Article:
PORTLAND – Ranked-choice voting might seem complicated to the average voter, but to Caleb Kleppner, it’s pretty simple.

Kleppner, vice president of TrueBallot Inc., a consulting firm based in New Haven, Conn., was invited by the city to spend Thursday night answering media and voter questions about the process and giving ballot-tallying demonstrations.

About 30 people, including mayoral candidates and members of the city’s defunct Charter Commission, attended Kleppner’s presentation at City Hall.

“Ranked-choice voting is easy for voting. All you have to do is think about the candidates you like and rank them in order of preference. That completes Lesson 101,” he joked.

Nicole Clegg, the city’s spokeswoman, said Portland will spend about $20,000 to have TrueBallot help develop a Nov. 8 ballot and tabulate results from its 15-person mayoral contest.

Clegg said it’s important that not only the media, but also the voting public, understand how ranked-choice voting works.

“There is a lot of curiosity out there,” Clegg said before Thursday’s presentation. “This is being held to help demystify the process. It’s important that our voters have full confidence in the process.”

Ranked-choice voting for Portland’s mayor begins with voters selecting their top choice. They can also rank other candidates according to preference, with no limit on how many are ranked.

“You can rank as many candidates as you want, from one candidate to 15 or some number in between,” Kleppner said.

But, Kleppner did offer advice about how many candidates a voter should rank.

“Rank candidates until you are indifferent. . . . Just keep going until you don’t care about the candidates (who are left),” he said.

During the first round of counting, if any candidate receives more than 50 percent of the votes, that person wins the election.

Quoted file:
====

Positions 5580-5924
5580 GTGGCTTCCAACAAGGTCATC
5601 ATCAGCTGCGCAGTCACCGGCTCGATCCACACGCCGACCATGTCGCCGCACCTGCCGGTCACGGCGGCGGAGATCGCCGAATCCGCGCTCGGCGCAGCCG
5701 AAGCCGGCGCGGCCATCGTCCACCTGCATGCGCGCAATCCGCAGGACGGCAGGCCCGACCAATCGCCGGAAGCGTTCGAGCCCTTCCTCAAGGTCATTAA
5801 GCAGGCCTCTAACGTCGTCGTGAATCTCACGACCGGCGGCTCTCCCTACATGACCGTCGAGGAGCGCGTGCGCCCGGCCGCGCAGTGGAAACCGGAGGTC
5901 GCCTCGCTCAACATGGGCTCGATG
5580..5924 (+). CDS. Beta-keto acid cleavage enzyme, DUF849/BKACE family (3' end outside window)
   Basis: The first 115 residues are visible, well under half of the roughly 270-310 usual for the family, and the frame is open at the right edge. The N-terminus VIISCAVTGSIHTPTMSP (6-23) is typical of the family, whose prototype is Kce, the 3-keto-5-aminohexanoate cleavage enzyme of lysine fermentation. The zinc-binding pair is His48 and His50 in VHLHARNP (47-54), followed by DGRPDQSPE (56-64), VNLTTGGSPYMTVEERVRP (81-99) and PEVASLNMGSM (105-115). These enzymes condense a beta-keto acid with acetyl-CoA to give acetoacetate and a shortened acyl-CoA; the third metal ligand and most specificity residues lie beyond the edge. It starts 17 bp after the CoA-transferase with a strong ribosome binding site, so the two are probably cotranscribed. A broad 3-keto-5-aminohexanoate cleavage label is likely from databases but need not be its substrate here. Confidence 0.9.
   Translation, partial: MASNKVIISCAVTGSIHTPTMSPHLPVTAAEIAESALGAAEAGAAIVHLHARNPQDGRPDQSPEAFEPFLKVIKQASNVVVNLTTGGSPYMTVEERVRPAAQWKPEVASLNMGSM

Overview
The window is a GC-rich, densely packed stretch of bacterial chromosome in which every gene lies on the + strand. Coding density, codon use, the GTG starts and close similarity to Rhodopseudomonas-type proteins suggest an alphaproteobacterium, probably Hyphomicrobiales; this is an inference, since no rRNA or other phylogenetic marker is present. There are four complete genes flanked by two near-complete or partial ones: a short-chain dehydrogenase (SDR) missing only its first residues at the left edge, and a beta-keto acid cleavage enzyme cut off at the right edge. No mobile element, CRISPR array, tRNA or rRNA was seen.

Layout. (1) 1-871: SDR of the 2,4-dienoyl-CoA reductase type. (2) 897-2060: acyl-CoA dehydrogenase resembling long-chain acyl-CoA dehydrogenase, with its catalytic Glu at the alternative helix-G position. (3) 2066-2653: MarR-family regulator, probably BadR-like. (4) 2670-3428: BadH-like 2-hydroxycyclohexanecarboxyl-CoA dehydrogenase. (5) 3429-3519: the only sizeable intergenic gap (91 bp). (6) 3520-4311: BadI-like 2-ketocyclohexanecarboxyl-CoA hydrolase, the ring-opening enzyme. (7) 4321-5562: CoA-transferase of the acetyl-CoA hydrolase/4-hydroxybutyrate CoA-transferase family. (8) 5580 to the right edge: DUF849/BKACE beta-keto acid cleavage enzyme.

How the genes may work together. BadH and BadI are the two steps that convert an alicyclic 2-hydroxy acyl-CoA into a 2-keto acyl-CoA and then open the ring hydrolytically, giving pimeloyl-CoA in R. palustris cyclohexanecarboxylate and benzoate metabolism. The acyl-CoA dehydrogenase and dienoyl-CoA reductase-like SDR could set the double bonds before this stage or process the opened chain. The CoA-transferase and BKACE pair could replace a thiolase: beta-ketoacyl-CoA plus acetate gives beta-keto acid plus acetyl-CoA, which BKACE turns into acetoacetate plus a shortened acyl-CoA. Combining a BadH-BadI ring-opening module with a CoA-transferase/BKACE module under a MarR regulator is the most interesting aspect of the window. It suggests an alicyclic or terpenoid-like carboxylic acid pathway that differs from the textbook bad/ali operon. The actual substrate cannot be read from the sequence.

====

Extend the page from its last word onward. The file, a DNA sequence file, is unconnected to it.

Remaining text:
But Kleppner doesn’t expect that to happen on election night in Portland because of the size of the field.

He said the more likely scenario will be that no one gains a clear majority after the first round. Under the ranked-choice voting system, the candidate with the lowest number of votes in the first round is eliminated. But the second-place votes of those whose top choice was the eliminated candidate will be added to the tallies of the other candidates.

The tallies will continue — with the candidate with the lowest vote total being eliminated and other votes cast by that person’s supporters being distributed to remaining candidates — until a someone emerges with a clear majority.

Kleppner said a person’s top choice will continue to count until that candidate is eliminated or wins the election.

Some voters might prefer to vote for a single candidate, which is fine, but they cannot assign the No. 1 ranking to more than one person.

Kleppner also offered some advice to candidates. To be successful, he said, they should appeal to a broad spectrum of voters, including those who do not intend to make that person their top choice.

“You need to get votes from the other candidates’ supporters to get to 50 percent plus one,” he said.

In Portland, Kleppner’s company should be able to declare a winner the day after the election, he said. He’s just not sure how long the process, which is done by computer, will take.

The audience reaction to ranked-choice voting was mixed. Some seemed worried that the voting population might not understand the process. Others said they like the system because it will determine a winner in a single election, and will cut down on negative campaigning because a candidate who attacks an opponent risks alienating that opponent’s supporters.

“What this avoids is a runoff election. We only have to go to the voting booth once,” Nathan Smith said. Smith served on the Charter Commission, which recommended that the city use ranked-choice voting to elect a mayor.

Ben Chipman, another commission member, said he thinks ranked-choice voting will eliminate negative campaigning.

Chipman also likes the possibility that a person who places third or fourth in the initial round of counting can come from behind to win. That was the case in a recent Oakland, Calif., race where the eventual winner placed second in the initial round.

“With 15 candidates, anything could happen,” Chipman said.

One mayoral candidate, Hamza Haadoow, said he is concerned that people might get confused at the polls. He hopes election officials will be available to answer questions.

“The important thing is not to overthink it,” said Anne Schink, who lives in South Portland but came to the meeting out of curiosity.

Staff Writer Dennis Hoey can be contacted at 791-6365 or at:

[email protected]